1. Eschiti, Valerie S. PhD, RN, CHTP, AHN-BC

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A retrospective, cross-sectional survey design was used to examine nurses' perceptions of benefits, risks, and clinical outcomes of those in single-patient rooms in a newborn intensive care unit. Walsh WF, McCullough KL, White RD. Adv Neonatal Care. 2006;6:261-270.


Single-patient rooms (SPRs) for critically ill newborns have been suggested as optimal environments for newborns, because of noise reduction and decreased overstimulation. In 2004, a level III-C newborn intensive care unit of Vanderbilt Children's Hospital moved into a new building. Contained in the design are 44 intensive care beds in 40 rooms, with 4 of the rooms for twins. These 40 rooms are divided into 7 pods consisting of 6 to 7 infants. Also, there are 16 intermediate beds in 13 rooms, with 3 rooms for twins. These are arranged in pods as well.


Individual patient monitors are in each room and are connected to a central station and the screens on the wall of each pod. A code system is in place to activate a pager system when assistance is needed for a specific room. Most communication to the central nursing station is done by nurses via telephone. Walkie-talkies are used to contact the charge nurse or respiratory therapy personnel for nonemergency situations.


After being on the new unit for 9 months, a 9-item survey was given to 197 full- and part-time newborn intensive care unit nurses. There were 127 nurses (65%) who completed the survey. The authors note that the questions were purposely written to reflect the concerns and biases of members of the interdisciplinary neonatology team. Objective data were also collected on sound levels and infection rates.


The survey included items about preferences, safety, staff assistance and stress, communication, and impact on workload and staffing. Each question had a 5-point response option, from strongly disagree to strongly agree. Significance levels were given in comparison to percentages of nurses who agreed with items and those who disagreed. However, the statistical procedure used to estimate the significance levels is not given. Notably, nurses preferred SPRs to open-room design (63% vs 34%, P < .05). They felt that SPRs were safe (83% vs 17%, P < .01). Nurses indicated that handwashing was improved in SPRs (81% vs 19%, P < .01). Authors note the limitations of self-report and survey items.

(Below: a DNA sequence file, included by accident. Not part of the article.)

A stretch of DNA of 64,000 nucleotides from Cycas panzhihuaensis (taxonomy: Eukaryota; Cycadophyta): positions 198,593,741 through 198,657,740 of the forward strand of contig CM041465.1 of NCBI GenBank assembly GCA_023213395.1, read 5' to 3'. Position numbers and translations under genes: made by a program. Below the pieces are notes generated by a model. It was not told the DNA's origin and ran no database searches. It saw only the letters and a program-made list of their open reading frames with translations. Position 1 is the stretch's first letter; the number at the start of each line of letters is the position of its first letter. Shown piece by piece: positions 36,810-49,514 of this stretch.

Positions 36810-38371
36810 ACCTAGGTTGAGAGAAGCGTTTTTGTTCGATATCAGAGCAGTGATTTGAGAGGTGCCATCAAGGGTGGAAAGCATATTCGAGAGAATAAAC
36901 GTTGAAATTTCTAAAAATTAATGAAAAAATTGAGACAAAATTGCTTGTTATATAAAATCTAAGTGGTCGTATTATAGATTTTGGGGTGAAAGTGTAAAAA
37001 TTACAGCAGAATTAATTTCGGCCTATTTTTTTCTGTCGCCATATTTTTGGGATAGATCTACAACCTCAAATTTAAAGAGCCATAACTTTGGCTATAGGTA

Catheter-related bloodstream infection was significantly improved with SPRs as opposed to open-room design (3.3/1,000 vs 10.1/1,000 device days, P < .05). Noise levels in SPRs were significantly less than those in open rooms (63.3 +/- 2.1 vs 56 +/- 3.1 dB). The authors note that the noise reduction resulted in less stress for patients and unit staff.



A retrospective, descriptive study was undertaken to determine whether there was a difference in pediatric organ recovery between freestanding children's hospitals in comparison to all other hospitals. Donkin M, Kolovos N, Checchia PA. Am J Crit Care. 2006:15:497-501.


Organ donor data from a transplant service covering hospitals in parts of Missouri, Illinois, and Arkansas from 2000 to 2003 were reviewed. All donors younger than 18 years were included in the analysis. Differences in organ recovery rates were estimated using [chi]2 test and the Fisher exact test.


Patients were divided into 4 age groups: younger than 1, 1-5, 6-10, and 11-17 years. Organ categories were listed as follows: heart, lungs, liver, kidneys, and all. The only statistically significant difference found in organ recovery was that there was more liver recovery in other hospitals as compared to freestanding children's hospitals (100% vs 82%, P = .02). The authors concluded that the type of institution did not affect organ recovery rate, except for liver recovery.


The study highlighted the low successful organ recovery rate (210/318, 66%) from potential pediatric donors, despite identification of donors, appropriate referrals, and family consent. The authors suggest that research regarding child-specific strategies for donor management may improve pediatric organ recovery rate, so that more recipients in need of organs will be able to receive them.